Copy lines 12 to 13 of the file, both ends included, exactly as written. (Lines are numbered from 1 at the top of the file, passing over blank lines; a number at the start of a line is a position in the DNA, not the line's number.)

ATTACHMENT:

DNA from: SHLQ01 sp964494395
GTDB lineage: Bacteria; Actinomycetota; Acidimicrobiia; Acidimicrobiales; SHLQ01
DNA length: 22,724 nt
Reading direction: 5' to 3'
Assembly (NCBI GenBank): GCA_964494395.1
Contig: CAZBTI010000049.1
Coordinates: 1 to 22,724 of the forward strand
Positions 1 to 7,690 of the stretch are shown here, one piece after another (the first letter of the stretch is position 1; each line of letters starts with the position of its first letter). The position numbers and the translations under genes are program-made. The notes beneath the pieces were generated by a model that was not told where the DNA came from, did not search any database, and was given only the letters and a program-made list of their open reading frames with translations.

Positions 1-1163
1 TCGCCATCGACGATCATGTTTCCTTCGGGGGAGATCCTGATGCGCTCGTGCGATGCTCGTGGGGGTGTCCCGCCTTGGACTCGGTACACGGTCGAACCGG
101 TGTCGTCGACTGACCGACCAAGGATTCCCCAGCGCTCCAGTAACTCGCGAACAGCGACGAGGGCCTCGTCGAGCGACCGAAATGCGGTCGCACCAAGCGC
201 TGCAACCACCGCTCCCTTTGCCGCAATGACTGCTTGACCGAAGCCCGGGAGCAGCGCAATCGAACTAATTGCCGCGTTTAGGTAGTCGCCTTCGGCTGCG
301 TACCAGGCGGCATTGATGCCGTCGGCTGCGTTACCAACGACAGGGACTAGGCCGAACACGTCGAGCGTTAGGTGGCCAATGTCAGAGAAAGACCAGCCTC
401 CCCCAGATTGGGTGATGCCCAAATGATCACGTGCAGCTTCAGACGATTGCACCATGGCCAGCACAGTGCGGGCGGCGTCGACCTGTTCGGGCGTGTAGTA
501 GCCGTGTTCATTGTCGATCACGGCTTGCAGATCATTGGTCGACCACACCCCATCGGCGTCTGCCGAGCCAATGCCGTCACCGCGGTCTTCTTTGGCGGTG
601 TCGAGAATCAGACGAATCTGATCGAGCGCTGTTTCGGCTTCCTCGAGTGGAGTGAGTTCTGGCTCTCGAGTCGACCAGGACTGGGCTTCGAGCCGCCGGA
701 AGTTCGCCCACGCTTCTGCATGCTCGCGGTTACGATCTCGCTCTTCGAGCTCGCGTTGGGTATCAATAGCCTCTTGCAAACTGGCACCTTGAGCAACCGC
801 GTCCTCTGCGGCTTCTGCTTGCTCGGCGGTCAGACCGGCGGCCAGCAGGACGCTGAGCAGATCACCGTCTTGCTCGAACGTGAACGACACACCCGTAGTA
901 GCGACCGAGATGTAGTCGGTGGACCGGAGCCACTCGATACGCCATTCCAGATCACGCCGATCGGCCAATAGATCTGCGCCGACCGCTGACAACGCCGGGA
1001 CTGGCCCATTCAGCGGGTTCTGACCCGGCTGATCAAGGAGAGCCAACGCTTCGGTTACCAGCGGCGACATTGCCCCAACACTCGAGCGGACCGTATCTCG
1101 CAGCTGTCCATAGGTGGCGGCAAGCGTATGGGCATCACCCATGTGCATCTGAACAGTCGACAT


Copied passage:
201 TGCAACCACCGCTCCCTTTGCCGCAATGACTGCTTGACCGAAGCCCGGGAGCAGCGCAATCGAACTAATTGCCGCGTTTAGGTAGTCGCCTTCGGCTGCG
301 TACCAGGCGGCATTGATGCCGTCGGCTGCGTTACCAACGACAGGGACTAGGCCGAACACGTCGAGCGTTAGGTGGCCAATGTCAGAGAAAGACCAGCCTC